dbsList.eachLine { line ->
def dbName = line.trim()
archiveScript.append("mysqldump -p$password $dbName > /tmp/$scriptBackupFolder/${dbName}.sql \n")
archiveScript.append('cd /tmp \n')
archiveScript.append("tar -czf dbArchives${(new Date()).getTime()}.tgz $scriptBackupFolder \n")

Next, I created the sql to delete all the relevant databases

// SQL Script
if (sqlScript.exists()) sqlScript.write("")
dbsList.eachLine { line ->
if(!dbsToPreserveList.contains(line) && !line.contains('-')){
def dbName = line.trim()
sqlScript.append("DROP DATABASE IF EXISTS $dbName;\n")

Using my newly created files, has saved me so much time, and kept me from doing oh so tedious work. Thanks again Groovy!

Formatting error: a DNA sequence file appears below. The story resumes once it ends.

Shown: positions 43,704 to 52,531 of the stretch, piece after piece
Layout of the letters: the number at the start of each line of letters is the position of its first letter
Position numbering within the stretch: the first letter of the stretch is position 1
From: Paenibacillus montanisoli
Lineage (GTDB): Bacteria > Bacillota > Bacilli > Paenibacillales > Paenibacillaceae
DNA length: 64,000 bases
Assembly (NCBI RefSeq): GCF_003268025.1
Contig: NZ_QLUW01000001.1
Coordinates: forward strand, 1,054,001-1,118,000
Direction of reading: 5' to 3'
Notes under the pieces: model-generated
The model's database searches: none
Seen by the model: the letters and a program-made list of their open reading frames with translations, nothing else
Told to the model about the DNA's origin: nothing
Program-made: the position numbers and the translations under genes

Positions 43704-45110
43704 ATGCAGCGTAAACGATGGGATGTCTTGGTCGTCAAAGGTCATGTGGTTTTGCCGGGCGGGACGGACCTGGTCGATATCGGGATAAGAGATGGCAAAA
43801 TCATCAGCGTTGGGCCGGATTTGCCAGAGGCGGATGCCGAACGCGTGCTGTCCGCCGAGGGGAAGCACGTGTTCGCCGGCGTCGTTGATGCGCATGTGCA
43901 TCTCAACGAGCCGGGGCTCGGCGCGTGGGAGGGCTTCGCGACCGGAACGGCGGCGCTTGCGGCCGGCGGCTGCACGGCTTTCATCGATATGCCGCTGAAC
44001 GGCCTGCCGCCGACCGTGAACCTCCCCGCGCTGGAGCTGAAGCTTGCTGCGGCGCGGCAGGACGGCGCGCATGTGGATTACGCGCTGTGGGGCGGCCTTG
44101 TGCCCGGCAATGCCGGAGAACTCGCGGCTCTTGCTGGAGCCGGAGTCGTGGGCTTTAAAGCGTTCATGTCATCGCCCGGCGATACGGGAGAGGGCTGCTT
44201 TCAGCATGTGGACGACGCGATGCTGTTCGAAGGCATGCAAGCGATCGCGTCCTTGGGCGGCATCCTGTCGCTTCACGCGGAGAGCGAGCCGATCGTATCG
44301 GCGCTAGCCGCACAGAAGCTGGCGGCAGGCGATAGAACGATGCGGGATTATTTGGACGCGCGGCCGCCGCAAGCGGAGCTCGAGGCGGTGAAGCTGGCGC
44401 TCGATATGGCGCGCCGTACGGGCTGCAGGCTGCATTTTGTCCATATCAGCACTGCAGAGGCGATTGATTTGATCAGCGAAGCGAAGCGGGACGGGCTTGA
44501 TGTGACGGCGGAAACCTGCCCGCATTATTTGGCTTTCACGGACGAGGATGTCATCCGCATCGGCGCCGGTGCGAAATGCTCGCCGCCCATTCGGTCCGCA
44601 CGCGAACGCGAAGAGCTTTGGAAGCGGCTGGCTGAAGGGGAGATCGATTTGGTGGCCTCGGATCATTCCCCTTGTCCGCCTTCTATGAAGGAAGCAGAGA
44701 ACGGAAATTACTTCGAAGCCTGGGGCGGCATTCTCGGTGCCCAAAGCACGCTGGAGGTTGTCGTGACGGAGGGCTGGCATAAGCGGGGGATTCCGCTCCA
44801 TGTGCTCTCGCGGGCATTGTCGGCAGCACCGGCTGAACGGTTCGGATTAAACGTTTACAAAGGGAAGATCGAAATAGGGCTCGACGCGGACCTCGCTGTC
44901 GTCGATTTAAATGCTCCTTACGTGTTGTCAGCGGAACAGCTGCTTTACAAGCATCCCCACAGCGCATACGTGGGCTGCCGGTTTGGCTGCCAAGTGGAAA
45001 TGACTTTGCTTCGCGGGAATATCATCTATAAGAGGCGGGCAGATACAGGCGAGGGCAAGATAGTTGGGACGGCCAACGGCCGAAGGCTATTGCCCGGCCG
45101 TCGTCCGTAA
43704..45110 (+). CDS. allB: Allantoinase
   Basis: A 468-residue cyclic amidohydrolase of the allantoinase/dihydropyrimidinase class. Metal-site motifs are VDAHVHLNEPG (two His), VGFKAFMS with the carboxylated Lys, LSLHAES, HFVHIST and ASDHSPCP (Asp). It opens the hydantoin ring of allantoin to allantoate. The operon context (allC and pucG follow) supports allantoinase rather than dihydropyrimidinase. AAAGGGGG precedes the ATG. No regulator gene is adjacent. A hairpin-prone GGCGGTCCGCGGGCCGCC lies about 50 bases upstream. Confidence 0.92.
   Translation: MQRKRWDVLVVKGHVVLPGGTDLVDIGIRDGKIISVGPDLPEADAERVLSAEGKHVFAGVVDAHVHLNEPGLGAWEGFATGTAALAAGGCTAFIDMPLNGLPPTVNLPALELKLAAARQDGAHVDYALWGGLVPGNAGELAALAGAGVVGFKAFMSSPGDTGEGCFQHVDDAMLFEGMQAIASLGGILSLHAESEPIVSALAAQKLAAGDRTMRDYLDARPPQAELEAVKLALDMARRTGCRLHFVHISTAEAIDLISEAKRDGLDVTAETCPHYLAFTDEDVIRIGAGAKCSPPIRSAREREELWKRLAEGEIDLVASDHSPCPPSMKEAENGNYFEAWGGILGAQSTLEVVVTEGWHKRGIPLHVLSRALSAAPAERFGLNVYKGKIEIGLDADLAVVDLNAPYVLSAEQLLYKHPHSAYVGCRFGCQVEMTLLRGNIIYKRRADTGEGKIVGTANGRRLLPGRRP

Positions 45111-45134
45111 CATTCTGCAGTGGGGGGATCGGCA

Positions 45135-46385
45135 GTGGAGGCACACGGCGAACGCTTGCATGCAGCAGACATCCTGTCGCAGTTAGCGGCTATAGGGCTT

Tuesday, December 8, 2009

Overriding Domain Class Getters and Setters in Grails

One might assume that it is possible to override getters and setters in the following manner:

def setName(String name){
//do stuff
def getName(){
//do stuff
return name

but infact static typing is required

public void setName(String name){
//do stuff

public String getName(){
//do stuff
return name

Saturday, December 5, 2009

My Data Nest Registration Error

mydatanest can't handle us Irish, or at least our names.
This error appeared to me, on my first attempt at registration:

MySQL Error: You have an error in your SQL syntax;
check the manual that corresponds to your MySQL server version
for the right syntax to use near 'Connell',`address`='Dublin',`refferal_id`=NULL,`phone`='',
`max_messages`='20000'' at line 1 on line 244
in /home/datan3st/public_html/account.php

Friday, December 4, 2009

Grails doesn't handle gstrings in controllers